BREVARD COUNTY, Fla. – The million-plus people who live along the Indian River Lagoon take unknown doses of medications each day for everything from ordinary aches and pains to life-threatening infections, according to our News 6 partners at Florida Today.
Now researchers are finding these same medications in the lagoon’s wildlife.
Biologists have known for years about antibiotic-resistant “superbugs” in Indian River Lagoon dolphins that had been exposed to antibiotics through sewage flowing into the lagoon.
Now, new research by Florida International University finds that redfish in the Indian River Lagoon and elsewhere in Florida reflect the lives of the Sunshine State’s residents: Caffeine that perks us up. Psychoactive meds that even our mental keels. Pills to keep our hearts in rhythm. And countless opioids that ease our pains but inflict among the worst long-term harm to local fish populations.
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FIU researchers find common drugs for those ailments and many more in redfish, as our sewage systems fail to keep our flushed pharmaceuticals at bay, with uncertain consequences for those of us who eat the fish we hook in Florida.
Meanwhile, the nonprofit Ocean Research & Conservation Association One Health Indian River Lagoon Fish Monitoring project also is finding a litany of potential health snags with eating local fish: algae toxins, pesticides, metals and other contaminants.
Here’s a summary of what’s turning up in Florida’s fish, lately, and what you can do to protect yourself, your family and the environment:
Why are more drugs popping up in Florida waters?
Aging boomers pop more pills to keep fit. Farmers feed more antibiotics and hormones to fatten livestock. Most of these drugs and personal-care chemicals wind up down the drain, into sewage, land-applied sludge, reclaimed water and ultimately runs off into the Indian River Lagoon, St. Johns River and other Florida waters.
Why should I care?
How these so-called “Emerging Substances of Concern” alter ecological health remains mostly unknown, as new chemical introductions far outpace state and federal budgets for research and monitoring. But new research suggests growing threats to humans and wildlife.
The biggest concern, ecologists warn, is antibiotics reaching coastal waters, creating breeding grounds for “superbugs” resistant to penicillin and other antibiotics. Scientists have found such bacteria in the guts of one in every five lagoon dolphins tested, making them susceptible to disease and “reservoirs” for stronger bacteria more likely to make people sick.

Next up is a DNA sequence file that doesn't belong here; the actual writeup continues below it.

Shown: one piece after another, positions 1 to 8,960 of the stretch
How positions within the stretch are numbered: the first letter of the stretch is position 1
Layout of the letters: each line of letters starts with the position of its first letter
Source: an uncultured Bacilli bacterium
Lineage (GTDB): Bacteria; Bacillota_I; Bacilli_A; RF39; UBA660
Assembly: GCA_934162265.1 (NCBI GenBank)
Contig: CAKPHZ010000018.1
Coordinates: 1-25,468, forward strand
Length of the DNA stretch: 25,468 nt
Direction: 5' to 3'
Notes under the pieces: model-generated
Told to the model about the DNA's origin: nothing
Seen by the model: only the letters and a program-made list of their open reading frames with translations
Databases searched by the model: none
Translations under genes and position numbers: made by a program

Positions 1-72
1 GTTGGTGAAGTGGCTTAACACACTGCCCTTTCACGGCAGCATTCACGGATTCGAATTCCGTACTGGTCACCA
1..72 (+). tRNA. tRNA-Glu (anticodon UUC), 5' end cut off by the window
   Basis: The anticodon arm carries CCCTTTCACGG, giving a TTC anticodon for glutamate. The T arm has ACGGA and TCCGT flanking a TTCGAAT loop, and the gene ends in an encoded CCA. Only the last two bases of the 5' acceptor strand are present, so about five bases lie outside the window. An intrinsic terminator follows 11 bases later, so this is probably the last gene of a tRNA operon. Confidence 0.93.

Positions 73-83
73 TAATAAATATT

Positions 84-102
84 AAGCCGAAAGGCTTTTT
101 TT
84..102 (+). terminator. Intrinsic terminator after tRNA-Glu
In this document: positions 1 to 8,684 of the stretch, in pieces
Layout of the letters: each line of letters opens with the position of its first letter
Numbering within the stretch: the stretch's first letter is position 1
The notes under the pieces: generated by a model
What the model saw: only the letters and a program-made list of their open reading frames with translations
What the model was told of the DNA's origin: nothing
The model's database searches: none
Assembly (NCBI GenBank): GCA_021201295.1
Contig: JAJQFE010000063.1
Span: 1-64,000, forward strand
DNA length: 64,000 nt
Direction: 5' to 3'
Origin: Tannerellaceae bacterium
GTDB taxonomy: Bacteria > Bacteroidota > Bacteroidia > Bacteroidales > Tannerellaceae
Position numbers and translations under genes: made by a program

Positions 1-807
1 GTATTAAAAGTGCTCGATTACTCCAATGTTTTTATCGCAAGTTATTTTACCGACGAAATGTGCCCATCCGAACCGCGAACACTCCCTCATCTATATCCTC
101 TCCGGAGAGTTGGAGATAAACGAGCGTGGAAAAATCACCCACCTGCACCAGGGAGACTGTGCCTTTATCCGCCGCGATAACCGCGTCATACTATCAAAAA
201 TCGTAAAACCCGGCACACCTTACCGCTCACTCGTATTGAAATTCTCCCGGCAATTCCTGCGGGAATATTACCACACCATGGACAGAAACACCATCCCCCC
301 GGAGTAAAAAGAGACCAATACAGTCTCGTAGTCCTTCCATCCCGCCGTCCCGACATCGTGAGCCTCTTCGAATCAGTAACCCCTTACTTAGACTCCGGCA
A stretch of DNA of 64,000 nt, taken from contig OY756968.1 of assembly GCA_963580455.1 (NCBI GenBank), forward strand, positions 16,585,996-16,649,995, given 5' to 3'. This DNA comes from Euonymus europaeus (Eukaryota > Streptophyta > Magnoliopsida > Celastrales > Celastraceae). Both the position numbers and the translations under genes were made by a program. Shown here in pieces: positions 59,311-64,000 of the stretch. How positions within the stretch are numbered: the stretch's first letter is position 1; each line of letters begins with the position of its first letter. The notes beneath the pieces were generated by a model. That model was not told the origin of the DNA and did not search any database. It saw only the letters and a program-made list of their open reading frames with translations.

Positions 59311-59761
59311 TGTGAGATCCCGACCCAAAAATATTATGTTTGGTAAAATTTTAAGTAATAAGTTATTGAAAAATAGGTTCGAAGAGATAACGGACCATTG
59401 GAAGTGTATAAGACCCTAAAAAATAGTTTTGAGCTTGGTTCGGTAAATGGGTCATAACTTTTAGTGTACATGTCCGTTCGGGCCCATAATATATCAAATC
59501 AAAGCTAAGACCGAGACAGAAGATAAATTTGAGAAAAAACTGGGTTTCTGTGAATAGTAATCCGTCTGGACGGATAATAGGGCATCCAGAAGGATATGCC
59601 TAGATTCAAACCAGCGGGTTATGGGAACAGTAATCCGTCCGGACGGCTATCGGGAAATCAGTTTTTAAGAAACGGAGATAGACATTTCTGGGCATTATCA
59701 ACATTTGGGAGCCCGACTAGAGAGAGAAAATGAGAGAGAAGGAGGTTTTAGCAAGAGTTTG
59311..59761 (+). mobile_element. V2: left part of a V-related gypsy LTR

But what’s new about all this?
A recently released study by FIU and the nonprofit Bonefish & Tarpon Trust — based in Miami — found pharmaceuticals in redfish throughout state waters.
Researchers, led by Jennifer Rehage, FIU associate professor, sampled 113 Florida redfish last year for 94 commonly prescribed drugs in nine Florida estuaries.
“Whatever we’re putting in our wastewater, we’re going to be exposed to,” Rehage said.
What did the FIU study find in redfish?
Of 113 redfish, 94% had drugs in their systems and 26% at “concerning” levels. The most common detected drugs, highest to lowest, were cardiovascular meds, opioid pain relievers and psychoactive meds. Twelve drugs accounted for more than 97% of detections.
Researchers found flecainide, which treats heart arrhythmias, and tramadol, an opioid pain reliever in more than half of the fish sampled.
Which drug might be of most concern?
At least eight of the drugs found in redfish are known to harm other species of fish. Tramadol, a painkiller, may be of most concern because it can delay fish eggs from hatching and alter fish behavior in ways that harm the species long-term reproduction success.
Although not approved for use in the United States, the researchers found flupentixol, an antipsychotic used to treat schizophrenia and depression, above safe levels in one in five of the redfish samples, at “very concerning levels of exposure for redfish,” the release said.
Which Florida estuaries had the most drug detections per redfish?
The highest drug detections per fish were in Apalachicola and Tampa Bay, with intermediate detections in Charlotte Harbor, Cedar Key, Pensacola, St Augustine, and Jacksonville, and lowest in Florida Bay and Indian River Lagoon.
Why were there fewer drugs in lagoon fish?
Rehage said that’s because they could only find redfish in the very remote, limited reaches of the northern lagoon, where there was remaining seagrass. So although there were very few fish to find, they were able to sample them in the healthiest outskirts of the lagoon, far from sewage discharges.
What has ORCA found in other lagoon fish?
Some 250 volunteers have been helping the Ocean Research & Conservation Association One Health Indian River Lagoon Fish Monitoring project studying those gather fish since 2019 from the Indian River Lagoon and its tributaries in Brevard, Martin, St. Lucie and Indian River counties.
They’ve found microplastics, blue-green algae toxins, metals and herbicides such as RoundUp, some that exceed federal recommended consumption levels.
What can be done?
European studies show most drugs and other emerging contaminants of concern can be removed during the sewage treatment process by applying ozone treatment.
The researchers call for Florida to upgrade and update sewage infrastructure to remove nutrients that fuel harmful algae blooms like red tide and to retrofit sewer plants with ozone. They also call for hooking up homes on septic systems to sewer plants that can handle the additional volumes.
Where you can learn more
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